These macros are therefore able to generate a very wide range of label shapes. If you do find a shape that you can't handle with the existing macros you can add a macro of your own to meet your specific needs. For example, if you need uv-mapping to wrap your label around a particularly complex surface you can add a short macro to suit your needs. Alternatively you have the freedom to use the design mode features to help you to lay out the design of your label and you can opt to handle the mapping completely within your scene file.

The main file in this distribution is the 'labeller.inc' file which is an include file that contains the Labeller macros. These macros create an object representing a thin paper or plastic label on a container. A label is generated based upon the settings of a range of control variables (all of which have default values). The standard labels each come with an include file that contains all of the settings you need for that label (see Files below).

The label design is stored in a separate file and enables you to easily specify/modify layers of pigments. Each layer can be based upon combinations of POV-Ray text strings, standard pigments (e.g. marble, object pigments for squares, circles etc) and image_maps. The design file incorporates a mechanism to assemble these layers into a preview style, flattened form, making it easy for you to see the whole surface of the label as you're working on it.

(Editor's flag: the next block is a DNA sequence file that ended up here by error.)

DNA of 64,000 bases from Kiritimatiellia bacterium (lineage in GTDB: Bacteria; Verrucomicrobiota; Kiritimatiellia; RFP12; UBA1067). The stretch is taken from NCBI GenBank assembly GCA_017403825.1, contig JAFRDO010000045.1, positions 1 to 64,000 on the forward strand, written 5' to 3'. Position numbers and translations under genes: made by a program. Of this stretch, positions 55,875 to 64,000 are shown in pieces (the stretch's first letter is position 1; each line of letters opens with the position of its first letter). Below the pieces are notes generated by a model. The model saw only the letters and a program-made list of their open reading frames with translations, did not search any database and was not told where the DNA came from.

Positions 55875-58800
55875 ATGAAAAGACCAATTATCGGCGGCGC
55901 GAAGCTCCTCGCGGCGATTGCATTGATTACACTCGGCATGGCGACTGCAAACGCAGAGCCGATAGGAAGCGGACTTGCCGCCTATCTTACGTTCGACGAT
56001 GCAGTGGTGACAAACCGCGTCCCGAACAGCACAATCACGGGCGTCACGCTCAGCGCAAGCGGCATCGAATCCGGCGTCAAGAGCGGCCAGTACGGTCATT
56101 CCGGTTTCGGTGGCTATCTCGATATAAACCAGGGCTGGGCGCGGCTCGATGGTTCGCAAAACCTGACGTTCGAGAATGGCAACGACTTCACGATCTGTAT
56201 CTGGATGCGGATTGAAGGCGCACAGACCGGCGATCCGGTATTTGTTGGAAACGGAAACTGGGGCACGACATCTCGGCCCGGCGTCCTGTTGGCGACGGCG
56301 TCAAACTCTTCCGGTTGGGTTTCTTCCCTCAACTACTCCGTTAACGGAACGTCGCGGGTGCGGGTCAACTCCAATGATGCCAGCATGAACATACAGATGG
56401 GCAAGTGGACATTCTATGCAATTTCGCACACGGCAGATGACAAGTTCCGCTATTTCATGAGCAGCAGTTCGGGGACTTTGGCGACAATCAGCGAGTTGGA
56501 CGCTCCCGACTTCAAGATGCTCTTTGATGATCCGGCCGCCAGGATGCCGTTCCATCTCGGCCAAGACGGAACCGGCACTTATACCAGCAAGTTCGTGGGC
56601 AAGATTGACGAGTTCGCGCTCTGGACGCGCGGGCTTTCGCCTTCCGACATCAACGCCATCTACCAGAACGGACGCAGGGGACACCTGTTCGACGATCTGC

The polyhedron design mode allows you to visualise each of the surfaces of your polyhedron separately, turning the surface of your choice into view so that it's the right way up for you to work on (just set Labeller_LabelDesignSegment to be the number of the face you want to work on). It supports multiple sets of layers of pigment, so you can specify a set of pigments to be applied to all surfaces as well as a separate set of pigments for each individual surface.